Posted by: mobelch | January 21, 2016

Intersections Between Race, Feminism, and Leadership

 

I found the above video shortly after I brought up the #OscarsSoWhite hashtag during class on Tuesday. I definitely got emotional after watching the clip of Halle Berry crying after winning her Oscar for Best Actress in 2002, not because I particularly love Halle Berry or anything like that, but hearing that Halle Berry is the only woman who has ever won that award was shocking to me.

I will never forget the first time I learned that women of color earn even less to white men’s dollar than white women. For whatever reason , this fact is not mentioned very often when the pay gap is presented as an argument for women still having a disadvantage in today’s society. I don’t think that this is done on purpose or with menace. However,  I do think that a huge part of learning about women and leadership is learning about the further disadvantages women of marginalized races, sexualities, gender identities and socioeconomic classes. One of the main things that, in my opinion, ties Halle Berry’s unique win and the greater pay gap for women of color together, is the stereotypes that are applied to black women, especially ambitious and high-achieving black women.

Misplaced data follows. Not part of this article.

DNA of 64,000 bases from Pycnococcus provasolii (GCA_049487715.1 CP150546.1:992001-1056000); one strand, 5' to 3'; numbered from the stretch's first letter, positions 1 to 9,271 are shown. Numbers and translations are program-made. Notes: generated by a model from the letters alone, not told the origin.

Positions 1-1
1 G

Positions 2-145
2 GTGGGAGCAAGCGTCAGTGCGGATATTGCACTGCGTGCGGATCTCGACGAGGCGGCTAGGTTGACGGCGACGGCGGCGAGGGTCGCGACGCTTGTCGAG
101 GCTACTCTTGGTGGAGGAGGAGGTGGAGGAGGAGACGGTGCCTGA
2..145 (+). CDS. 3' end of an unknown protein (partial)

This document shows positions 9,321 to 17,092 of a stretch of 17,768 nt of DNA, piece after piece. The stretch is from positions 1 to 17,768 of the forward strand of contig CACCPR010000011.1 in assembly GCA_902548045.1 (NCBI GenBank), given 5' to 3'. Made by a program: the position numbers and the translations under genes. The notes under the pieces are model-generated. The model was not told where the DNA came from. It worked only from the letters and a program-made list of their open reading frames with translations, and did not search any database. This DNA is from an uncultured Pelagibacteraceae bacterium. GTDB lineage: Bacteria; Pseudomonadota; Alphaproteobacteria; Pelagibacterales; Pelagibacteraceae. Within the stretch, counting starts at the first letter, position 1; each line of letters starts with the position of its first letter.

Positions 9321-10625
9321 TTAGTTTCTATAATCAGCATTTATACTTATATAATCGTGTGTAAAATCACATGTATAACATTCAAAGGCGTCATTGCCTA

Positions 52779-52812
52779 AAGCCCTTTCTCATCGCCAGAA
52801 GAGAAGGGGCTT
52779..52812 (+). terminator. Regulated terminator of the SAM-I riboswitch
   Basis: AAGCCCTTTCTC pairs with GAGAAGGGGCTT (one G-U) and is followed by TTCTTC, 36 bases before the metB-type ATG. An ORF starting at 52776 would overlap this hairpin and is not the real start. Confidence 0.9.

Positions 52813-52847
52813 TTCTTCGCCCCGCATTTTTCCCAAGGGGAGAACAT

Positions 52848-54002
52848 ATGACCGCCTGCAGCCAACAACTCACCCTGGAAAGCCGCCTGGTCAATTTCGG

Most people are probably familiar with what might be the most infamous stereotype applied to black women in our culture, which is the stereotype of the “angry black woman”. This stereotype is especially harmful to black women who happen to speak out against any sort of discrimination or harassment at work, as they tend to be cornered into this stereotype and have their concerns and thoughts be pushed aside. More importantly, employers might be less likely to hire black women because they are worried they will cause “problems” within their workplace by inciting conflict with their coworkers. As Amandla Sternberg said in a tweet from the summer of 2015, this stereotype really exists to “undermine certain perspectives. I have strong opinions. I am not angry.” I would add to this that even if I am angry, my concerns should still be considered and analyzed. This goes for all types of women as well. The idea that women are “emotional” and “erratic”, in the words of Richard Nixon, only helps people to justify not hiring, promoting, or consulting women on certain things. The fact that Halle Berry was able to navigate the labyrinth of these socially-ingrained obstacles and emerge on the other side with an Oscar to show for it shows me that anything is possible, even if it only happens once.